The Pawan Hans deal (FY23) was also put on hold after an investigative report revealed that the consortium, to which it was sold, is led by a financial company based in tax haven Cayman Islands, which had defaulted in payment in an acquisition case under the Insolvency and Bankruptcy Code (IBC). The National Company Law Tribunal (NCLT) had sought action against this company weeks earlier. This should have made the tax haven-based company ineligible to bid. The Pawan Hans is the “maharaja” of helicopter services in India, with a fleet of 43 helicopters. It was sold off for just ₹211 crore.

Surely, the empowered ministerial committee approving both the deals needed to do its homework.

That planning and due diligence are given a go-bye is also clear from the way the Centre called off its privatisation plans for profit-making oil PSU BPCL in May this year as bidders withdrew at the initial stage. The Department of Investment and Public Asset Management (DIPAM) issued a statement on May 26 to explain this failure, which read: “However, the multiple Covid-19 waves and geo-political conditions affected multiple industries globally, particularly oil and gas industry. Owing to prevailing conditions in the global energy market, the majority of QIPs have expressed their inability to continue in the current process of disinvestment of BPCL.”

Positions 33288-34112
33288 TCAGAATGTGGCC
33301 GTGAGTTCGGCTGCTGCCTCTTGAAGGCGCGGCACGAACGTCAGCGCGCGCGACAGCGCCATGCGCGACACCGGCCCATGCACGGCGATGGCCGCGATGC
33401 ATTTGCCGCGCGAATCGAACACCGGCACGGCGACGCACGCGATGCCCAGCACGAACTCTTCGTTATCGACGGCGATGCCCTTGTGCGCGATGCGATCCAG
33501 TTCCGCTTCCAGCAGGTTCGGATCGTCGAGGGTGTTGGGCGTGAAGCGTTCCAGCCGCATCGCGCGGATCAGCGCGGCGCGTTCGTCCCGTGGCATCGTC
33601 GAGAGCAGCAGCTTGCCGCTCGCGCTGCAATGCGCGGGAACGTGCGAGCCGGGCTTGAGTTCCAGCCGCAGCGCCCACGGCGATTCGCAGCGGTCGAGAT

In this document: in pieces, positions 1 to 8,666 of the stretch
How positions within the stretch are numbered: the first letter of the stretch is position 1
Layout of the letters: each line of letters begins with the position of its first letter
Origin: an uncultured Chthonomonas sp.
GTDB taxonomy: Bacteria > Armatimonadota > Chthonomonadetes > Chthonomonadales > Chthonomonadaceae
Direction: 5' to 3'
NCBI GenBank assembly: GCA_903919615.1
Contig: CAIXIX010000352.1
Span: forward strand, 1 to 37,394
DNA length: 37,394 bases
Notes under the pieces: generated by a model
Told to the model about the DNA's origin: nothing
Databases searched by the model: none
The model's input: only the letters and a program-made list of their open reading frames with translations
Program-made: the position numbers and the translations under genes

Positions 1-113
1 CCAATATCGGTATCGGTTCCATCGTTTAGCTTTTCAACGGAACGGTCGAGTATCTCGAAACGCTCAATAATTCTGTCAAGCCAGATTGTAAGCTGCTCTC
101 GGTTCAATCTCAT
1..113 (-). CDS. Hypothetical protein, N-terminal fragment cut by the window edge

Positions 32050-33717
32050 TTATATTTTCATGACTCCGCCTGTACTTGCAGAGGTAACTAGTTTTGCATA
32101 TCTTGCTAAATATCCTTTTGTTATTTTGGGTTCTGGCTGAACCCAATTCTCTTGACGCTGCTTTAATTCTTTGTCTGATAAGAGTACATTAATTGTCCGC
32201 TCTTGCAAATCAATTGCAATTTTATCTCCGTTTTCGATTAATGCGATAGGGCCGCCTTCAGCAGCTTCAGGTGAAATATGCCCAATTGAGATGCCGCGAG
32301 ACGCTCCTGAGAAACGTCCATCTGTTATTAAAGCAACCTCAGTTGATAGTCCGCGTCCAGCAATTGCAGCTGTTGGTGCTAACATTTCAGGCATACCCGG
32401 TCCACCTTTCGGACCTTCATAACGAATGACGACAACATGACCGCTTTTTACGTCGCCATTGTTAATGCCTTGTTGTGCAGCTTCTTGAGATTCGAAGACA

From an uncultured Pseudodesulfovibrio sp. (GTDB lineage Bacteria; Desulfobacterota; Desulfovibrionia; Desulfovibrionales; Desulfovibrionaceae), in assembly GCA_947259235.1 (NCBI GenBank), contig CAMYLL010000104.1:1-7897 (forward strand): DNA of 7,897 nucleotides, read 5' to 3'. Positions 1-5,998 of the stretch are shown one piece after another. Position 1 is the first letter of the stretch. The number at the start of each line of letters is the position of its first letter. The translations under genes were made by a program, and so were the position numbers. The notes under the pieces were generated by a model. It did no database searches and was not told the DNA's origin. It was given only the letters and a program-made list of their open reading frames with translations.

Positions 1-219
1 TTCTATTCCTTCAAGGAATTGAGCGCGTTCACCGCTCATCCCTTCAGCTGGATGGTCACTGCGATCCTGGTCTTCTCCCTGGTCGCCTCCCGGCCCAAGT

Why didn’t the empowered ministerial committee and DIPAM foresee this? The continuation of pandemic and the Russia-Ukraine war raising crude price and supply constraints are known.

Apart from the “bad” timing the Centre puts the blame on for calling off BPCL bids, privatisation of this profitmaking oil PSU with huge market share is questionable. The oil major’s annual report says, its gross revenue stood at ₹4.3 lakh crore in FY22, its profit before tax (PBT) at ₹11,913.4 crore and its market share at 24.65%. In 2018, the last time an oil PSU, HPCL (also profitmaking), was sold off, it was another oil PSU ONGC which was forced to buy it, for which it had to borrow money (₹24, 881 crore) from market.

Missing logic for indiscriminate privatisation

What is the logic of indiscriminate sale of PSUs? The Centre’s answer, given to the Rajya Sabha in 2021 is: “Profitability/loss of the CPSE is not a relevant criterion for disinvestment…Strategic disinvestment of CPSEs is being guided by the basic economic principle that Government should discontinue in sectors, where competitive markets have come of age and economic potential of such entities may be better discovered in the hands of strategic investor due to various factors such as infusion of capital, technological upgradation and efficient management practices; and would thus add to the GDP of the country.”